Concrete Citizens documents the residents of Soviet brutalist buildings in Georgia, Kazakhstan, Kyrgyzstan and Moldova
Melbourne-based photographer Alex Schoelcher offers an inside glimpse into the lives of those living in iconic brutalist structures.
- Jyni Ong
- 20 October 2020
- Reading Time
- 4 minute read
Alex Schoelcher credits his interest in photography to a confusing upbringing. By confusing, he means that his mum is Iranian and his dad French, and due to his job as a geologist, the Schoelcher’s flitted between Nigeria, Syria, Holland and the UK. “I’m what is considered a ‘third culture’ kid,” he tells us, having spent his formative years dispersed abroad, surrounded by different cultures. “There are many positives to this, but it definitely comes at the expense of being able to form a coherent sense of identity,” he goes on. Without wanting to get “overly psychoanalytical”, Alex understands that his attraction to photography stems from this “perennial sense of not belonging anywhere,” in turn, drawing him into people and their stories through the medium.
Bridging a gap between himself and others by using the camera, Alex is able to adapt to a multitude of different environments due to his busy upbringing. It’s one of the reasons it makes him such a good photographer. With empathy and respect, he’s travelled the world capturing a myriad of portraits far and wide. Over time he’s experimented with various compositions, trialling different formats but ultimately settling on the “original full-body format.” After a stint as an architectural photographer’s assistant, he’s also incorporated elements of this practice into his work, albeit, he admits, “with a constant sense of imposter syndrome.”
Taking these elements of architecture and portraiture into consideration, Alex introduces us to his latest series, Concrete Citizens. It’s a documentary series, two years in the making, capturing the residents in iconic Soviet-era brutalist buildings in Georgia, Kazakhstan, Kyrgyzstan and Moldova.
It all started with Instagram. A few years back, Alex started following accounts dedicated to brutalist architecture and he’d never seen anything like it. “It blew my mind that these buildings still existed and continued to be inhabited,” he says on the matter.
On a trip to Tbilisi visiting a friend, he went to the Nutsubidze Plato for the first time, a monumental brutalist structure of three towers joined by three bridges. After snapping a couple of unremarkable shots, his friend suggested knocking on one of the apartments to take a picture from their balcony. To Alex, who’d been approaching strangers on the streets for years, the idea was ludicrous and he doubted anyone would want them in their private space for this reason. But to his surprise, a few minutes later, Alex and his friend were granted access to the home of a couple with a husky. “That was the lightbulb moment when I realised that the most compelling aspect of these old brutalist buildings was the stories beyond their concrete exteriors.”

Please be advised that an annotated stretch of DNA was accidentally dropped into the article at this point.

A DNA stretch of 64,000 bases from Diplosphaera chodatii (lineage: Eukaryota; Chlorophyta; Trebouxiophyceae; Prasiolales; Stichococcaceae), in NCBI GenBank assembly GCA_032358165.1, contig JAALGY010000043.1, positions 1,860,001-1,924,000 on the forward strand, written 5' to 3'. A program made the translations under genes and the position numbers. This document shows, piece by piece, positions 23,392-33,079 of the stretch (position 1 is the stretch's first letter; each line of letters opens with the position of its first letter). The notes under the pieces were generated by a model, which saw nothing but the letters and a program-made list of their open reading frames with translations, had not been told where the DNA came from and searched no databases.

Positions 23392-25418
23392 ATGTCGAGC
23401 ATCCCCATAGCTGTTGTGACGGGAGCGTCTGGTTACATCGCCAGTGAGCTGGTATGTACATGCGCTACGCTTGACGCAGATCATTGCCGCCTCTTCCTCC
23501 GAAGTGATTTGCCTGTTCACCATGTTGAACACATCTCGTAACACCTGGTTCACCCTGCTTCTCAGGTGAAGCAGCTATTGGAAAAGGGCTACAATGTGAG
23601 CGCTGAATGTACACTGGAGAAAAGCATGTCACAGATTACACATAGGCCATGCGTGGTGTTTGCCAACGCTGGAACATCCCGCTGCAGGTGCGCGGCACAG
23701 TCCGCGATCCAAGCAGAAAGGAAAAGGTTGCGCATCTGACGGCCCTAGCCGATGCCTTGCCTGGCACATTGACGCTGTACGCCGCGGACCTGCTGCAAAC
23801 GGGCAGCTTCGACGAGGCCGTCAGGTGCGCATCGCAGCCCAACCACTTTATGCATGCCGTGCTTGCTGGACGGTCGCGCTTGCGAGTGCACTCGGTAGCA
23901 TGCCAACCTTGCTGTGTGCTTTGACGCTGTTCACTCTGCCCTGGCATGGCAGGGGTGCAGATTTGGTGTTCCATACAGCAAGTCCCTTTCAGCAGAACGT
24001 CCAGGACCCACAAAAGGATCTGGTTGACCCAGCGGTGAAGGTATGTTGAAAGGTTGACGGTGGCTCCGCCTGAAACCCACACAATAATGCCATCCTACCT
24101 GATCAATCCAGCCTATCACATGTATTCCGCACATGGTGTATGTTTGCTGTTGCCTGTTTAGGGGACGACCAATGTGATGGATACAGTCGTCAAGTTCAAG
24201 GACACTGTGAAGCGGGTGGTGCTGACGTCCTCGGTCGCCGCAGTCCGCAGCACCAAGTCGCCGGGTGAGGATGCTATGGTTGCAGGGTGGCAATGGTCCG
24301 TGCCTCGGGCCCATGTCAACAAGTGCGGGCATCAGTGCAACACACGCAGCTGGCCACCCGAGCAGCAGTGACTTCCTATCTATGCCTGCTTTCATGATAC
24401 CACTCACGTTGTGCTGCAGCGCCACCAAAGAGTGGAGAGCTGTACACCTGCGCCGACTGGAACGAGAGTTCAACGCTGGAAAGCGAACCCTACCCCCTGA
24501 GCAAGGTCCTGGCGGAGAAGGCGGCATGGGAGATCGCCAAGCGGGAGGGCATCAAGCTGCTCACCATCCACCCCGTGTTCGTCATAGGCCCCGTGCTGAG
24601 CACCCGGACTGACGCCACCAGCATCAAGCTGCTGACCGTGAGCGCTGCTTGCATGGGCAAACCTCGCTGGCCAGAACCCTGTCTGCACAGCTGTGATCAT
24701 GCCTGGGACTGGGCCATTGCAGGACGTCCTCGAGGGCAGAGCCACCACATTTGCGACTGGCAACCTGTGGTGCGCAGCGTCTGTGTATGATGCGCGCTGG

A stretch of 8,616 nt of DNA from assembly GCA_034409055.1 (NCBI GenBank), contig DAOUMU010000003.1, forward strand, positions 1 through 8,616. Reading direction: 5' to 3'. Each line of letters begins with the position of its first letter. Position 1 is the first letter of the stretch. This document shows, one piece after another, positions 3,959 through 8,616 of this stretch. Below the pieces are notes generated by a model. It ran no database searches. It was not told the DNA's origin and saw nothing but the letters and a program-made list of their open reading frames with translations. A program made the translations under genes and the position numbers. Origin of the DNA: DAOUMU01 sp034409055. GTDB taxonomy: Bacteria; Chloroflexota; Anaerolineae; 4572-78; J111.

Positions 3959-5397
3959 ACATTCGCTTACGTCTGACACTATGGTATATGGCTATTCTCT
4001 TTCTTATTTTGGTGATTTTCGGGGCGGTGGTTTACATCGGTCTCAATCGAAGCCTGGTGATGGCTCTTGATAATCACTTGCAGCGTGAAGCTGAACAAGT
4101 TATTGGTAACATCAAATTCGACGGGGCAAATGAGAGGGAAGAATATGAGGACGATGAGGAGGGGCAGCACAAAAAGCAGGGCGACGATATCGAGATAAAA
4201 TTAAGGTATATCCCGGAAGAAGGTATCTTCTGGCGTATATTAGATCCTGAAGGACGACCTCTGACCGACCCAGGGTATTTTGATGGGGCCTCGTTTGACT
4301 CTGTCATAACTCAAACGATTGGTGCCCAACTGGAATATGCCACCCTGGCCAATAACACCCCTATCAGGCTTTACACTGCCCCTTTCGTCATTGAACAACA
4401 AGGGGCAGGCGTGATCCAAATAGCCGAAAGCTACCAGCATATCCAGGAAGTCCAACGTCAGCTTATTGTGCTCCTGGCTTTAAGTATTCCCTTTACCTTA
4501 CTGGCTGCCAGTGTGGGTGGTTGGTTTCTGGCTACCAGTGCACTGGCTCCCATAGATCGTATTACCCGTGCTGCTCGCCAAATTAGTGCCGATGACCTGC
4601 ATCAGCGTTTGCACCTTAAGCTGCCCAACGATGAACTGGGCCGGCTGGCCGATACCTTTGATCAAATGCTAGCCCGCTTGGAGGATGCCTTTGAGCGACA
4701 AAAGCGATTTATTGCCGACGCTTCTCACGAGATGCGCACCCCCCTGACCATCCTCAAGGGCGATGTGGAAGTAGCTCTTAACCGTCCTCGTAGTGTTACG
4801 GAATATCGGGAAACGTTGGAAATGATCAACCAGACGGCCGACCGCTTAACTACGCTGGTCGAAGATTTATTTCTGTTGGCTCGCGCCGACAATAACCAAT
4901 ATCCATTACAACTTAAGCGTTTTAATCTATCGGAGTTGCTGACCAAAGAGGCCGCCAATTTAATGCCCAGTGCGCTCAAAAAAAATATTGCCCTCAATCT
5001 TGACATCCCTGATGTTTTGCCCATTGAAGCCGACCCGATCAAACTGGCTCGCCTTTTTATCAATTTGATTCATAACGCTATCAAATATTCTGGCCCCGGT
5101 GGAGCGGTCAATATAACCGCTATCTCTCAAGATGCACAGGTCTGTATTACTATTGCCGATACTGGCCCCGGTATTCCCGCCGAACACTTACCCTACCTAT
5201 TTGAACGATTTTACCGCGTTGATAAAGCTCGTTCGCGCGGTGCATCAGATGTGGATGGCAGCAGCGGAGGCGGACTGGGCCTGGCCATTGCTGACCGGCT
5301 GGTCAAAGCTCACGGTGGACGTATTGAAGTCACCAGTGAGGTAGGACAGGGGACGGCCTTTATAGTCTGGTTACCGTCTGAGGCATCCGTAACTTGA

Putting a human face to these buildings, Alex wanted to gain the perspectives of those living inside these architectural wonders. Seeking out the most interesting buildings he could find, once he’d gone to Georgia, he journeyed to central Asia to photograph Almaty in Kazakhstan and Bishkek in Kyrgyzstan. Finding success with these, he rounded up the series with a visit to the Romanita Tower in Chisinau, Moldova, concluding his tour of wonders familiarising himself with parts of the world he didn’t know much about previously.
With the help of translators, Alex asked all his subjects about their lives in the buildings. Choosing to photograph “anyone one who would let me,” the documentary series shows the inhabitants in a candid light; an honest portrayal of their living circumstances and the diversity of their respective spaces in these brutalist structures. The photographer recalls a particularly memorable shoot, from the series taken in Cholpon. It depicts a middle-aged Kyrgyz woman in a night down, laid across her sofa. In what Alex remembers as “an absolutely surreal experience,” the photographer was astounded by how she let him photograph her in what he perceived to be such a vulnerable position. “She was completely baffled by my interest in the building,” Alex continues, “and couldn’t understand why anyone would find it compelling in the slightest.”
In every photograph, there is an equally unique story revealing subtle elements of the subject’s lives. Hints from the subject’s clothes and backdrops, coupled with an insight into the buildings they live in, build a unique picture of each family’s place in the world. It’s a series which is not only perceptive into the lives of the inhabitants, but also in the way it alters views on the way people live inside such brutalist structures. Encountering both positive and negative attitudes towards life in these post-Soviet buildings, Concrete Citizens encapsulates the multiplicity of human experience ranging from heartbreak to a sense of community.
GalleryAlex Schoelcher: Concrete Citizens (Copyright © Alex Schoelcher, 2020)
Alex Schoelcher: Concrete Citizens (Copyright © Alex Schoelcher, 2020)
About the Author
Jyni became a staff writer in March 2019 having previously joined the team as an editorial assistant in August 2018. She graduated from The Glasgow School of Art with a degree in Communication Design in 2017 and her previous roles include Glasgow Women’s Library designer in residence and The Glasgow School of Art’s Graduate Illustrator.